This bike pedals well but you’d be hurting if you raced it cross country because it’s 30 pounds and has bars wide enough to clear a forest. It descends well but doesn’t have nearly enough travel to race DH. For everything else in between it’s extremely capable and huge fun.
I felt a small amount of brake jack through the chatter, but none when the rear wheel had constant traction. The real rave was how well it pedaled, without bob and without reducing the suppleness of the suspension when climbing rocks and roots. Did I already mention the Pike front fork is superb.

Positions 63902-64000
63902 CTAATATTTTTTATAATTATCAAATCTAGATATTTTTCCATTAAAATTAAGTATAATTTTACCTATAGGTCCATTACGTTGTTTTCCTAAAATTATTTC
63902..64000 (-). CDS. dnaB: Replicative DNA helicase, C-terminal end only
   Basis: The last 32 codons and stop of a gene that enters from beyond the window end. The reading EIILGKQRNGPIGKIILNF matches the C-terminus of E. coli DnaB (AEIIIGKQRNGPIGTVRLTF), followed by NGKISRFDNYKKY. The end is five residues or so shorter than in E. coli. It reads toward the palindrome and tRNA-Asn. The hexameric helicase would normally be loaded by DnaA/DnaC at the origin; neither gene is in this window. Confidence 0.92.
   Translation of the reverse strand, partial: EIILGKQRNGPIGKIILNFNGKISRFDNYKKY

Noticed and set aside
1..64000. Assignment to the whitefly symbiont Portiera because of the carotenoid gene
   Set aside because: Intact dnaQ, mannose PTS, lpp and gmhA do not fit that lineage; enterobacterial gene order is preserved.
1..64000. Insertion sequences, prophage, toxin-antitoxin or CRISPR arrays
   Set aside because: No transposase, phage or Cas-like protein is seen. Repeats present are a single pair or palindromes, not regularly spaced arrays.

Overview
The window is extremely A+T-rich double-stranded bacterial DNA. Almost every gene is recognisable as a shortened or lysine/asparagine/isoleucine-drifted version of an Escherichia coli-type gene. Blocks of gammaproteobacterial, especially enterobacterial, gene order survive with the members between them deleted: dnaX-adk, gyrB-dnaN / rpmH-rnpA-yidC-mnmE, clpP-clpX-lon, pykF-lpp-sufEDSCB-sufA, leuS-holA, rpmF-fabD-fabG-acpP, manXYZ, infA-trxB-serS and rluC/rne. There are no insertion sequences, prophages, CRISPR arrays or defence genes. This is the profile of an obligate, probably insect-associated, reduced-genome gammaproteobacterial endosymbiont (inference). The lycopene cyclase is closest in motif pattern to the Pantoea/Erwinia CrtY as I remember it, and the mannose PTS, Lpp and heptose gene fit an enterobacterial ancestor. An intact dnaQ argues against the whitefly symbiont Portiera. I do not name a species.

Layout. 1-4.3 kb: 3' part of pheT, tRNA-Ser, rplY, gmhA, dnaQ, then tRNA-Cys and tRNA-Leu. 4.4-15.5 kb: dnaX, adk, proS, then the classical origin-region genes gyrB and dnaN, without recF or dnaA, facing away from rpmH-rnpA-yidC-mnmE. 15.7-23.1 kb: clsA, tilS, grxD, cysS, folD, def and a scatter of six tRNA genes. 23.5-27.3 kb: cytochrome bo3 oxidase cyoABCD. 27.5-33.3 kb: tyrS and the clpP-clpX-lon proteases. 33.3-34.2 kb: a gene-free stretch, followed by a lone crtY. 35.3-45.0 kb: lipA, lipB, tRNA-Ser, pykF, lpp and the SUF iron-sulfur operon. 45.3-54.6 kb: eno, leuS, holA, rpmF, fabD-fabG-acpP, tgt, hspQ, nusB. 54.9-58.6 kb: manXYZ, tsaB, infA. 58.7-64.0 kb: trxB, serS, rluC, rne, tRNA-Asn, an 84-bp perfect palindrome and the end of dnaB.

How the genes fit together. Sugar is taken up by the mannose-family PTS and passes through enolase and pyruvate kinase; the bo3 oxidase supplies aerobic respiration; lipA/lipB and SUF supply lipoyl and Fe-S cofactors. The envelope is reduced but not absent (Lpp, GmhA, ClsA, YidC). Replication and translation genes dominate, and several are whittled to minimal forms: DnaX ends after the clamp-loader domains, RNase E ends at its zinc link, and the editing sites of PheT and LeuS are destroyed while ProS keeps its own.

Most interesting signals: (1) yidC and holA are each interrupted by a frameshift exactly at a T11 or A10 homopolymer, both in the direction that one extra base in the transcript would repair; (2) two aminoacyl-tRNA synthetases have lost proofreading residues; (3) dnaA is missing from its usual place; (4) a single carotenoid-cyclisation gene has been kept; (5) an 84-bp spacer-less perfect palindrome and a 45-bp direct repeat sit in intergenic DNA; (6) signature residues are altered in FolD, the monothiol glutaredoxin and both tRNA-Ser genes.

The bottom line for most of us is how much fun can you have for how many dollars. The ratio is perhaps as high as it’s ever been with this one. It may not be from a brand you expected, but Diamondback did it.
We rode down the mountainside away from the jumps, ledges, tunneled trail and waterfalls above, down into some traffic and people doing mundane things. But a good day on a good bike had delivered me to someplace special, and the images from above kept flashing through my head. It was hard not to feel like the day might have been a dream.